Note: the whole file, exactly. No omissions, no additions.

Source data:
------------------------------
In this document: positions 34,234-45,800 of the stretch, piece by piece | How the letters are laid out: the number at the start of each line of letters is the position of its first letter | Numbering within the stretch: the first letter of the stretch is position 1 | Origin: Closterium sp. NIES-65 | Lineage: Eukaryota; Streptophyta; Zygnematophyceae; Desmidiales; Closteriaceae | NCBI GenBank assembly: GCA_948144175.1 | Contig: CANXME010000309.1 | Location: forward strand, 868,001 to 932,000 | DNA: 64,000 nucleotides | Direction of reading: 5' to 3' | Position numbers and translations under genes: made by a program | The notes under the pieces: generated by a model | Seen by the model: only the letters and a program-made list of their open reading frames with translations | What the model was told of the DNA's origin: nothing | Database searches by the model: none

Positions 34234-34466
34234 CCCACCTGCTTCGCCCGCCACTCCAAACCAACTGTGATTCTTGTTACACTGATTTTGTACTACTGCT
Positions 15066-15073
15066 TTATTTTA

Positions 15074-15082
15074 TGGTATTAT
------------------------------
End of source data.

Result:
In this document: positions 34,234-45,800 of the stretch, piece by piece | How the letters are laid out: the number at the start of each line of letters is the position of its first letter | Numbering within the stretch: the first letter of the stretch is position 1 | Origin: Closterium sp. NIES-65 | Lineage: Eukaryota; Streptophyta; Zygnematophyceae; Desmidiales; Closteriaceae | NCBI GenBank assembly: GCA_948144175.1 | Contig: CANXME010000309.1 | Location: forward strand, 868,001 to 932,000 | DNA: 64,000 nucleotides | Direction of reading: 5' to 3' | Position numbers and translations under genes: made by a program | The notes under the pieces: generated by a model | Seen by the model: only the letters and a program-made list of their open reading frames with translations | What the model was told of the DNA's origin: nothing | Database searches by the model: none

Positions 34234-34466
34234 CCCACCTGCTTCGCCCGCCACTCCAAACCAACTGTGATTCTTGTTACACTGATTTTGTACTACTGCT
Positions 15066-15073
15066 TTATTTTA

Positions 15074-15082
15074 TGGTATTAT